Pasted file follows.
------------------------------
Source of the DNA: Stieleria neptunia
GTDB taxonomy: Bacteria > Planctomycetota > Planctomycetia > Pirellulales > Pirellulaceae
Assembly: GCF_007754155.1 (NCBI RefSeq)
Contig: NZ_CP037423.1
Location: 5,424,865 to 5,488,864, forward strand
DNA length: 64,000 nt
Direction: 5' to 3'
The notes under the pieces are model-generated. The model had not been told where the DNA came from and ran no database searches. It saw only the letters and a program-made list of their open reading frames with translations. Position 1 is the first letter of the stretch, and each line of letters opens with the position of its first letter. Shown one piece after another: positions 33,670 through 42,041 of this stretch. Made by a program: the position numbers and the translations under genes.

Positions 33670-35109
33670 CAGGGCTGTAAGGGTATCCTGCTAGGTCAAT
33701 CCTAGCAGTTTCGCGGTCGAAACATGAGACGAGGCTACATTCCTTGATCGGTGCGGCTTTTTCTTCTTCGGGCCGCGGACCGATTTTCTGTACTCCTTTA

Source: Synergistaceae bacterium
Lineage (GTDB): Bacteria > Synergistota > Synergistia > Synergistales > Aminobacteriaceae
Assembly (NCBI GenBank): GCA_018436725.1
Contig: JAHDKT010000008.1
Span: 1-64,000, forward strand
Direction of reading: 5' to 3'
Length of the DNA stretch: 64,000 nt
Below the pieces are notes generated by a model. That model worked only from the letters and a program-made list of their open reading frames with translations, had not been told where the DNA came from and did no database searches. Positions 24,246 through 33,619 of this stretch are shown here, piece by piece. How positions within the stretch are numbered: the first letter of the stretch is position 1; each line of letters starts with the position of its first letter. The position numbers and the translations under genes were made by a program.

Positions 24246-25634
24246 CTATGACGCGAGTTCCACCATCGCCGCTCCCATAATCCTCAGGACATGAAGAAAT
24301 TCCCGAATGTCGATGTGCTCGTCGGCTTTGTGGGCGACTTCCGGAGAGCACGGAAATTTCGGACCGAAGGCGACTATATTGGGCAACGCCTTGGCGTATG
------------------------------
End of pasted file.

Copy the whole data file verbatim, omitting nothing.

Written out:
Source of the DNA: Stieleria neptunia
GTDB taxonomy: Bacteria > Planctomycetota > Planctomycetia > Pirellulales > Pirellulaceae
Assembly: GCF_007754155.1 (NCBI RefSeq)
Contig: NZ_CP037423.1
Location: 5,424,865 to 5,488,864, forward strand
DNA length: 64,000 nt
Direction: 5' to 3'
The notes under the pieces are model-generated. The model had not been told where the DNA came from and ran no database searches. It saw only the letters and a program-made list of their open reading frames with translations. Position 1 is the first letter of the stretch, and each line of letters opens with the position of its first letter. Shown one piece after another: positions 33,670 through 42,041 of this stretch. Made by a program: the position numbers and the translations under genes.

Positions 33670-35109
33670 CAGGGCTGTAAGGGTATCCTGCTAGGTCAAT
33701 CCTAGCAGTTTCGCGGTCGAAACATGAGACGAGGCTACATTCCTTGATCGGTGCGGCTTTTTCTTCTTCGGGCCGCGGACCGATTTTCTGTACTCCTTTA

Source: Synergistaceae bacterium
Lineage (GTDB): Bacteria > Synergistota > Synergistia > Synergistales > Aminobacteriaceae
Assembly (NCBI GenBank): GCA_018436725.1
Contig: JAHDKT010000008.1
Span: 1-64,000, forward strand
Direction of reading: 5' to 3'
Length of the DNA stretch: 64,000 nt
Below the pieces are notes generated by a model. That model worked only from the letters and a program-made list of their open reading frames with translations, had not been told where the DNA came from and did no database searches. Positions 24,246 through 33,619 of this stretch are shown here, piece by piece. How positions within the stretch are numbered: the first letter of the stretch is position 1; each line of letters starts with the position of its first letter. The position numbers and the translations under genes were made by a program.

Positions 24246-25634
24246 CTATGACGCGAGTTCCACCATCGCCGCTCCCATAATCCTCAGGACATGAAGAAAT
24301 TCCCGAATGTCGATGTGCTCGTCGGCTTTGTGGGCGACTTCCGGAGAGCACGGAAATTTCGGACCGAAGGCGACTATATTGGGCAACGCCTTGGCGTATG